TLDR: I’m actually really dumb. So I ask dumb questions and get the answers by the smart people. Then I break it down to explain to myself, so my dumb ass 100% gets it. That’s how I learn.
It’s perhaps time to learn how to learn. With the world innovating at insane speed, sleep is becoming a costly affair, in terms of opportunity cost. It’s time to learn how to learn.
Most importantly, learning is to empty the tea in the teacup before filling them up again.
That is tough. It took me 10 years to learn that. To empty what I know, fill up with new knowledge, then aggregate the old and new knowledge.
Why? Because of my ego. Ego is more of a hinderance than friend, I’ll say. My ego made me believe that I am so much more than myself. That’s absolutely false. I am limited by what I don’t know. And that is a lot.
It took a long time to finally understand that I am more than my ego. I had to let my ego go (meditation and daily reflection helps) and to remember to be humble and keep learning.
So here I am now, learning to empty my teacup every day. So my teacup is filled with new information and knowledge.
3 Learning Methods
- Read read and read some more.
- Question everything. Ask experts. Open discussions from various perspectives.
- Boil down the fundamentals and link them together.
Read. And read widely. I read books, research papers, articles. LinkedIn can be useful if you follow the right people. Twitter can be insightful sometimes. Reddit and Quora are a hit and miss. It’s best to read Quora and Reddit via links other people share with you than to dig through the path.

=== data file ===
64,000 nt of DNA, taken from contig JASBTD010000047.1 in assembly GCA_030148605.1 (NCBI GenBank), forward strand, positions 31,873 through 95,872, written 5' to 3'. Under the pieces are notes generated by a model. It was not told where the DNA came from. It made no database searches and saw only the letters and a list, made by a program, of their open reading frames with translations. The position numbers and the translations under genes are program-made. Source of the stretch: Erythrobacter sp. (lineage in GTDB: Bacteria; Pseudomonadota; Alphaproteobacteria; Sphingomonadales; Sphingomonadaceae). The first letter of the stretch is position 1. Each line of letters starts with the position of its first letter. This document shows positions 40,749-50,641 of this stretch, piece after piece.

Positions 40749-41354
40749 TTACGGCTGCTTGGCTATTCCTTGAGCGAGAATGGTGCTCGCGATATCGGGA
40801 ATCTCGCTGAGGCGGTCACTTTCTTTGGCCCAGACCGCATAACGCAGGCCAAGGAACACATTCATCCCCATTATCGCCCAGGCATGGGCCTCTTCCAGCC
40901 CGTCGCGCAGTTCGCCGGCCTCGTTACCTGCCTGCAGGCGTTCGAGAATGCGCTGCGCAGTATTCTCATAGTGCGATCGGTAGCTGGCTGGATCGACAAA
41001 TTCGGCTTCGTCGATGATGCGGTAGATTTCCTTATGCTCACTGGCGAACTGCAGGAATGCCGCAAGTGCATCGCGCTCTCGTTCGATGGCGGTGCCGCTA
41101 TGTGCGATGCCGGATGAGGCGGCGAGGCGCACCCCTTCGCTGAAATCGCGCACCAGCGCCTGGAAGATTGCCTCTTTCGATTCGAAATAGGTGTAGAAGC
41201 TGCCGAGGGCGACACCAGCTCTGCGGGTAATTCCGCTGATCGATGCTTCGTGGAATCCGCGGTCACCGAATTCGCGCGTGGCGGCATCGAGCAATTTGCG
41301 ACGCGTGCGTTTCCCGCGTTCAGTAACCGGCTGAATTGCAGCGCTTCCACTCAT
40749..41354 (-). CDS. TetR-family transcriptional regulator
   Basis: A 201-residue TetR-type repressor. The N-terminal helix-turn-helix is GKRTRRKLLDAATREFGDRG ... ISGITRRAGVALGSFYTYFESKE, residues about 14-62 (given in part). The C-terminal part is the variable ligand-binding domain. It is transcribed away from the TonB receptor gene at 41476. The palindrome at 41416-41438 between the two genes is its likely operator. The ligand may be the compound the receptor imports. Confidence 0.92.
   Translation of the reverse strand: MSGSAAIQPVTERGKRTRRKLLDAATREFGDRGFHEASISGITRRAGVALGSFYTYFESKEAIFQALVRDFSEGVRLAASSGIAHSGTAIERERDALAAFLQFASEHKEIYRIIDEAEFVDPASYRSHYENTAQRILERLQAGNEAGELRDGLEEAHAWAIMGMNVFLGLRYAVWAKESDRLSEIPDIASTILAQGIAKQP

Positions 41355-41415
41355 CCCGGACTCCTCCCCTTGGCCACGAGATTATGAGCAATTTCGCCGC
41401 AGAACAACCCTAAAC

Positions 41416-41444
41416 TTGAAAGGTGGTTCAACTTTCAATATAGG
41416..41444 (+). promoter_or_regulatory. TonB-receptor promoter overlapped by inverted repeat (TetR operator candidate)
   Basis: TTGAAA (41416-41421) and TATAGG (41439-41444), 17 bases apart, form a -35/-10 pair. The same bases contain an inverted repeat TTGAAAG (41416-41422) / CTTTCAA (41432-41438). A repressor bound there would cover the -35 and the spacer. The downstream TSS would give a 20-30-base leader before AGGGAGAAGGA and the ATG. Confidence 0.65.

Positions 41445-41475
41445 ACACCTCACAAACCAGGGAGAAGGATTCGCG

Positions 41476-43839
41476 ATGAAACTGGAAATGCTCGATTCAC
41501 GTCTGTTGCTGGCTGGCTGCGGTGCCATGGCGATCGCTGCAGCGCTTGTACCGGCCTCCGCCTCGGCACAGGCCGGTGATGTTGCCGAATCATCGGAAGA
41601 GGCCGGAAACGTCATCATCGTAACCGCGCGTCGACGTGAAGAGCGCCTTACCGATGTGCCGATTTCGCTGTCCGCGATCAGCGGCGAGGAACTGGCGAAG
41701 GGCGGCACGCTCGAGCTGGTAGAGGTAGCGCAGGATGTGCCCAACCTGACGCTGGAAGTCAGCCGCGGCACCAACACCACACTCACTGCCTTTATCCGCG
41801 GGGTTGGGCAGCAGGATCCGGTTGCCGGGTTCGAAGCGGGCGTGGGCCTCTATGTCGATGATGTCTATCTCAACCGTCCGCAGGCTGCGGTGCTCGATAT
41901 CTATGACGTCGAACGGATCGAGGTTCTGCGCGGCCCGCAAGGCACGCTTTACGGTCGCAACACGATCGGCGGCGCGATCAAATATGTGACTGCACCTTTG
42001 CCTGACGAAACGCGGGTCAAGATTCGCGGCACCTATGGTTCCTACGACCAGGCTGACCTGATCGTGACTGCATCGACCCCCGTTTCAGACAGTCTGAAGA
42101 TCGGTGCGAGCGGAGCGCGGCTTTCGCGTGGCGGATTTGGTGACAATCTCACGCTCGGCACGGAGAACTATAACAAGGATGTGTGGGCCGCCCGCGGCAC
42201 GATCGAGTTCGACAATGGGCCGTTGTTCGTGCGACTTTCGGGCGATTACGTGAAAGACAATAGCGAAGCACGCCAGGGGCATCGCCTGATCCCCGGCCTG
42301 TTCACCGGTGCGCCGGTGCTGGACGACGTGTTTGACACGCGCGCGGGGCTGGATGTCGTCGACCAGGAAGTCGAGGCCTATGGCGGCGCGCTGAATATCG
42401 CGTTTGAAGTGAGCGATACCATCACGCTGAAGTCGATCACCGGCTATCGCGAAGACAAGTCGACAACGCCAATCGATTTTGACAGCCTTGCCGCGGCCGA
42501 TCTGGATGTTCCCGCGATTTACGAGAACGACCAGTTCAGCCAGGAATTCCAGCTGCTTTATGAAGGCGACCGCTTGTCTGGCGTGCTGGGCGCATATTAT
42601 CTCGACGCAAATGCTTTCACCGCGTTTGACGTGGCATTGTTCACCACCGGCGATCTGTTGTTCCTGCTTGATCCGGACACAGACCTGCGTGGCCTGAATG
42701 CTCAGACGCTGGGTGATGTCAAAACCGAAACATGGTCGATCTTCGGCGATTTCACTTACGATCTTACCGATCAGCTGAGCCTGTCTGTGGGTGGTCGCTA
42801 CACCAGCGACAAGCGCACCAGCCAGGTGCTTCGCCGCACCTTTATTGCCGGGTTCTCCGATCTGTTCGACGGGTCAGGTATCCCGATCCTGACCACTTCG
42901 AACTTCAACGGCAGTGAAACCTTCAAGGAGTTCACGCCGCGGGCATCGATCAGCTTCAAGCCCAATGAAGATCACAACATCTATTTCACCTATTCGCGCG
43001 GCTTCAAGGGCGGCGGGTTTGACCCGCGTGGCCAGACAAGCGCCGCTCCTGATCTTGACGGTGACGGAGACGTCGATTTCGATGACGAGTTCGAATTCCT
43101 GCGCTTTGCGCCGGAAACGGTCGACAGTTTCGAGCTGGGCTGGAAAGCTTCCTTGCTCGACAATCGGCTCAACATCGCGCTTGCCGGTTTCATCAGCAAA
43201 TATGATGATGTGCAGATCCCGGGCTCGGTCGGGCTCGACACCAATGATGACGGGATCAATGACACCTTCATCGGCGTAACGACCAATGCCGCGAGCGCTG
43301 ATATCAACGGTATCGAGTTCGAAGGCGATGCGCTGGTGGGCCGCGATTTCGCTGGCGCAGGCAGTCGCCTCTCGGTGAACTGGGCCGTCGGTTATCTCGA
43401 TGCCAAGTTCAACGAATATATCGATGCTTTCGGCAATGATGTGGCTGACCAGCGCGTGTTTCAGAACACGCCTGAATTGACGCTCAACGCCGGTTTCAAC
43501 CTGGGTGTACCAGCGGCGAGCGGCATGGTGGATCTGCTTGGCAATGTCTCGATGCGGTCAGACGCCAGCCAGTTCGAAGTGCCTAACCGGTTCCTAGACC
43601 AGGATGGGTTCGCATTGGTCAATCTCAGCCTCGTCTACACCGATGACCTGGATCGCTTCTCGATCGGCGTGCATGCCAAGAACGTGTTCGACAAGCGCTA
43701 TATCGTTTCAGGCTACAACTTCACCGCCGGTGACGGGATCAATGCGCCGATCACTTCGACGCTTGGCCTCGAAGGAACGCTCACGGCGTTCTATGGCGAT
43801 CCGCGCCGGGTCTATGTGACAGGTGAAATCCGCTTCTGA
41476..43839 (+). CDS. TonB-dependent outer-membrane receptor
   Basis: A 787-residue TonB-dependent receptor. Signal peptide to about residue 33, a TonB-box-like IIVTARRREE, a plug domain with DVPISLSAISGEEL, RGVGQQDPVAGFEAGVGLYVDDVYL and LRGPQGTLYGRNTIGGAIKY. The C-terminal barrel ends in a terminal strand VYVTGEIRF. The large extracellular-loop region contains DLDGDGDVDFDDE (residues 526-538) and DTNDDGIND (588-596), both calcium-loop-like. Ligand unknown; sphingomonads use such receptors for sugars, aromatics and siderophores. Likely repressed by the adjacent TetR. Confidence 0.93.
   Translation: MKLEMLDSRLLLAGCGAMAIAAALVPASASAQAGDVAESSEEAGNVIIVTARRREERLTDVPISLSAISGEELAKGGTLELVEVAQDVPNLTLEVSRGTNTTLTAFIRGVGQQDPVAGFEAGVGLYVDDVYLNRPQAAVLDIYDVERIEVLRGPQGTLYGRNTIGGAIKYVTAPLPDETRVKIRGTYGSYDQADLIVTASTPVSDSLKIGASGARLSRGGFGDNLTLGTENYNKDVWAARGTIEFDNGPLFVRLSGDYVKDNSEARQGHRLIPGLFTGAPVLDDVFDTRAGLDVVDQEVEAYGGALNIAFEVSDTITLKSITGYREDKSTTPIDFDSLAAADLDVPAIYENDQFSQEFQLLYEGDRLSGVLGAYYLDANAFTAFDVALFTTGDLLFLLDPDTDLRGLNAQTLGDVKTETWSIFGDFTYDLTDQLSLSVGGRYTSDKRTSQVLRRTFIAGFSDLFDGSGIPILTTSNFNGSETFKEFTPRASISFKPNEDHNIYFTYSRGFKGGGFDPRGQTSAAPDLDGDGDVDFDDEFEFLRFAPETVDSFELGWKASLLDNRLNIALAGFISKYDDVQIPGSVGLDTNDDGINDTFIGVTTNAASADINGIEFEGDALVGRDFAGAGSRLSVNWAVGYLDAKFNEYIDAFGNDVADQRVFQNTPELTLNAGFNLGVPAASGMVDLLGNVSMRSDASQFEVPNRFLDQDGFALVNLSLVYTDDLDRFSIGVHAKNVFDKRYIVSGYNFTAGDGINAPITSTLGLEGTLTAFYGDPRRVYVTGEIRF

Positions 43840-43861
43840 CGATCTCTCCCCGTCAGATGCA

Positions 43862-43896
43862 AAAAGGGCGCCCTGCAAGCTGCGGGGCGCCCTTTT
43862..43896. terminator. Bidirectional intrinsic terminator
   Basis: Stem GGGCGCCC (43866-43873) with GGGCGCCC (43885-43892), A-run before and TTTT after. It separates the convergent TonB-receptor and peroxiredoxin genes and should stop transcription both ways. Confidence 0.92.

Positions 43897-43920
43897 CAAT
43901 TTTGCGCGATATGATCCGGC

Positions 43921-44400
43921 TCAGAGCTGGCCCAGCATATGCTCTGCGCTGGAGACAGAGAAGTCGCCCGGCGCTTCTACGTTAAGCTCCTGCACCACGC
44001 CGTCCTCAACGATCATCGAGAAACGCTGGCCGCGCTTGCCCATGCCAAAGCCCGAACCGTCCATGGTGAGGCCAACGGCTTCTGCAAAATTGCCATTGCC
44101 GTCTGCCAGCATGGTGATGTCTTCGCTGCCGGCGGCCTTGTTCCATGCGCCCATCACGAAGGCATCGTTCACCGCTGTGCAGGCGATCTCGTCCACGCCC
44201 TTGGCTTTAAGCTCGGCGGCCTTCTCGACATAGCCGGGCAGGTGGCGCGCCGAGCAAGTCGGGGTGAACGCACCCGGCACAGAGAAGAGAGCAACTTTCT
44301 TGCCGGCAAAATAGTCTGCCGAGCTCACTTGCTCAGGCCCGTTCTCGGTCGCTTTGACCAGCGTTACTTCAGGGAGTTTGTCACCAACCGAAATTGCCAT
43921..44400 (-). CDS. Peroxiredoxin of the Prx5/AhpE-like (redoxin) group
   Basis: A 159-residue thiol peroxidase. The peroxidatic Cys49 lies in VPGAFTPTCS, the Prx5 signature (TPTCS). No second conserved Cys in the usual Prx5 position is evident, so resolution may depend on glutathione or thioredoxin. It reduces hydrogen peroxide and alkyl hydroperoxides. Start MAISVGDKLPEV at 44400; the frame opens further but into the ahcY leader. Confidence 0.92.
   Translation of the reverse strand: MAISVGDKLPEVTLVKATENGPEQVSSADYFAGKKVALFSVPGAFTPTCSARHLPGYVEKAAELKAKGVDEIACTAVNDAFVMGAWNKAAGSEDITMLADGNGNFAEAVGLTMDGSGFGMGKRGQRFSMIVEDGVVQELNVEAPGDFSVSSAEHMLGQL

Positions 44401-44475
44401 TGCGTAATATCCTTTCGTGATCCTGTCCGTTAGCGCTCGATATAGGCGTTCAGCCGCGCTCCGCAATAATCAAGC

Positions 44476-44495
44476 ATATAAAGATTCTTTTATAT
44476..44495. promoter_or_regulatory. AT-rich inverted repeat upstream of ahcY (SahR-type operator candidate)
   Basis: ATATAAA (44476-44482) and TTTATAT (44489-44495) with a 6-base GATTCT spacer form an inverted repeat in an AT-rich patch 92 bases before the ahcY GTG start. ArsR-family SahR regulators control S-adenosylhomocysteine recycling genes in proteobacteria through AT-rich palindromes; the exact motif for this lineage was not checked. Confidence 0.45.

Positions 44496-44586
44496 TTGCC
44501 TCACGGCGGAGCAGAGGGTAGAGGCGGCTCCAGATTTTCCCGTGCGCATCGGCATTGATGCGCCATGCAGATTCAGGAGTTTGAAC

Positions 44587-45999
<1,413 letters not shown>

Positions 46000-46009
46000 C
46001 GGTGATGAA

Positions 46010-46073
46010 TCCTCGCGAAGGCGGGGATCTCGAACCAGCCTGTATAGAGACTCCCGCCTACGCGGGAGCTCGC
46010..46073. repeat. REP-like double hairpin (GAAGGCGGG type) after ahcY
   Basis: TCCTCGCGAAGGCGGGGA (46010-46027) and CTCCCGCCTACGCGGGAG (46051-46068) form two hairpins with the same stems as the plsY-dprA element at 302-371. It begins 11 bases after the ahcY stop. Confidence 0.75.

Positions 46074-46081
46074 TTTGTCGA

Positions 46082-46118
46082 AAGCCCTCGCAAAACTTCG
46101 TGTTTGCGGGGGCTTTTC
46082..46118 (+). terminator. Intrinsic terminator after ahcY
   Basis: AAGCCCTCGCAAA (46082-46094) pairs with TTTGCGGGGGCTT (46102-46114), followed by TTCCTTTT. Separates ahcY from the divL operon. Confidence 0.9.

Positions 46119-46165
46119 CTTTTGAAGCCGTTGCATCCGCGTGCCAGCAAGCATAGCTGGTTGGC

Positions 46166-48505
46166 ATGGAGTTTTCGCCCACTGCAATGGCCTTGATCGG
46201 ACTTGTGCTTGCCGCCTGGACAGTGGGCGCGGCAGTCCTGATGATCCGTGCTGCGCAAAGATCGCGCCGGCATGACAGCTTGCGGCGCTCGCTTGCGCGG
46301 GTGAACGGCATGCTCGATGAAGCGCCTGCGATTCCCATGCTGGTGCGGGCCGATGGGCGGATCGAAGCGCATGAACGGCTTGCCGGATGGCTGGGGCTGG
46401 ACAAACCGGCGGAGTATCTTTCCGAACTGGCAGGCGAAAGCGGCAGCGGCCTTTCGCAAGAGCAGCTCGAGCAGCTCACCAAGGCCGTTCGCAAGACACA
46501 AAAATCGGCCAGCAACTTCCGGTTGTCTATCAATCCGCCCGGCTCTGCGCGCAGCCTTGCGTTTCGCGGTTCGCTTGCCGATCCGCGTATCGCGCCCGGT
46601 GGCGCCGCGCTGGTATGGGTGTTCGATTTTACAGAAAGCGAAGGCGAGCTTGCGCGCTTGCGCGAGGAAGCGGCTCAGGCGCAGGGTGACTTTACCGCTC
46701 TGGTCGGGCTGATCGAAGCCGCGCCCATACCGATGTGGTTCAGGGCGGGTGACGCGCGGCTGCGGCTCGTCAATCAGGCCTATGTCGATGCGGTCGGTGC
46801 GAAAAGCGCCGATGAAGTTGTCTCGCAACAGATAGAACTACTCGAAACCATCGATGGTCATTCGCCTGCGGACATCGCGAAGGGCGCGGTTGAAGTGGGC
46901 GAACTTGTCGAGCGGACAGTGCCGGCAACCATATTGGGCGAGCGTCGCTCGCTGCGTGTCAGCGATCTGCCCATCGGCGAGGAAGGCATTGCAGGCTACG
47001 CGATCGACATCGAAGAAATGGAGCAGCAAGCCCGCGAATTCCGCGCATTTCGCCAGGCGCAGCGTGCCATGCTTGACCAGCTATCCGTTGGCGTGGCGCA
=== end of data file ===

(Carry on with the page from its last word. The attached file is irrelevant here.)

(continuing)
I’ve done my fair share of digging through the trash to find gold. Now I do this:
- Always ask my friends to recommend books. I love my friends for they are my libraries and always recommending me books to read
- Read for specific authors that you know you like.
- Explore new topics. There was a period in my life when I was reading a lot of psychology books. Then it became self-help-ish. Then business and management. And now economics. So I’m grateful that my friends are always recommending other books like fiction, biology, other sciences, other skillsets.
- And once in a while, just head to the library, pick a random shelf and find something there. Pleasant surprises.
- Subscribe to you favourite researchers on Google Scholar. They recommend 1-3 papers per 10 days. They also recommend other researchers to follow.
- Sign up to newsletters about research papers.
- (I don’t do this) Universities have their own research labs and newsletters. Sign up to those and your specific professors.
- Good articles and posts are usually shared more often by others. So a random scroll through twitter to see what people are reading.
- Or curated whatsapp groups where people share high quality content and information
- Also, newsletters!! I stop getting information from 24/7 news coverage. I subscribe to specific things that I am interested in.
There is only 24h in a day. Curate the information you want to put inside your head and remove unnecessary information. The world is a big place with lots of people. Someone else will care about those other topics that you don’t care about.
Because the topics you care about are what other people do not. Division of labour baby!